Netflix COO and chief product officer Greg Peters estimated that 5% to 10% of the service’s programming library will not be available on the ad-supported tier, with the percentage varying by country.

    A challenge for Netflix in inserting mid-roll ads is that some programs were not created to accommodate ad breaks, such as Netflix’s own shows and movies it has licensed. Rather than automate this in-stream video ad insertion as digital platforms like Facebook do, Netflix appears to taking a manual approach. The company’s internal content tagging teams have been enlisted “to find those natural breakpoints so that we can deliver the ad in the least obtrusive point,” Peters said.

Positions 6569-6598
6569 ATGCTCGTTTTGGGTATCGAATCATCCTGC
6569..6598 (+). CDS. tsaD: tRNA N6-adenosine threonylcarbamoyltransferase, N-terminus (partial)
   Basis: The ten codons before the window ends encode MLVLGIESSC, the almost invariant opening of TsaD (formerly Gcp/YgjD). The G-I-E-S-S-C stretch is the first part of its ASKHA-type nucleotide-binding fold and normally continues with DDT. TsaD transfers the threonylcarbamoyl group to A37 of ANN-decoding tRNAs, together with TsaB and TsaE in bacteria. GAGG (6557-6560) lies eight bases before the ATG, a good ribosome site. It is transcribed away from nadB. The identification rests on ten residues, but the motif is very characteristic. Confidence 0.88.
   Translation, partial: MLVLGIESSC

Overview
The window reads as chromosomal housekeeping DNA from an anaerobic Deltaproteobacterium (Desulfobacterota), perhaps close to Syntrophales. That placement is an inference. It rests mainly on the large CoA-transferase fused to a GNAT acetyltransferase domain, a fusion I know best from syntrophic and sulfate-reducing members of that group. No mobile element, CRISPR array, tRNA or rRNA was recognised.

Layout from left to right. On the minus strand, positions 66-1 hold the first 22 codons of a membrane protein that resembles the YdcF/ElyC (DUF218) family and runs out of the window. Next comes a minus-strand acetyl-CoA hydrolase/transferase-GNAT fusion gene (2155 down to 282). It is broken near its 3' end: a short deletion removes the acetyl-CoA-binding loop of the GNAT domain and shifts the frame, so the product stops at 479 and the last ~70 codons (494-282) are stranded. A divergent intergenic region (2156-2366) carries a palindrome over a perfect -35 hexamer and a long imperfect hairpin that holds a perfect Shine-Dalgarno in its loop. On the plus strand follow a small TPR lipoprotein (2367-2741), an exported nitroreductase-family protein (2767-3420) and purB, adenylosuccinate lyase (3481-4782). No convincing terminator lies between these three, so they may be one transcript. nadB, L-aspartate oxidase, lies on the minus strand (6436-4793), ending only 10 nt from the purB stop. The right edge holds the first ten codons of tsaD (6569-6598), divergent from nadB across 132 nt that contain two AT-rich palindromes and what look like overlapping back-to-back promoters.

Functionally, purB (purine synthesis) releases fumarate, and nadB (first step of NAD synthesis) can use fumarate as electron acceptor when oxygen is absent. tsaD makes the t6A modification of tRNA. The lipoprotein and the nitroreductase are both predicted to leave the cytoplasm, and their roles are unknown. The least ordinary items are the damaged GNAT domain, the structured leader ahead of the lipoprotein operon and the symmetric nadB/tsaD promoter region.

Not all movies available on the ad-supported tier will carry mid-roll ads, though. New movies will only carry pre-roll ads, Peters said. Meanwhile, movies “that have been on the service for a while” will carry pre-roll and mid-roll ads, he added.

    For advertisers, “pre-roll has more value. There’s going to be more engagement in that,” said Vicky Chang senior director of media at TV and streaming ad buying firm Tatari. However, Netflix has not told advertisers or agencies whether it will provide insights or guarantees regarding ads running as pre-rolls versus mid-rolls.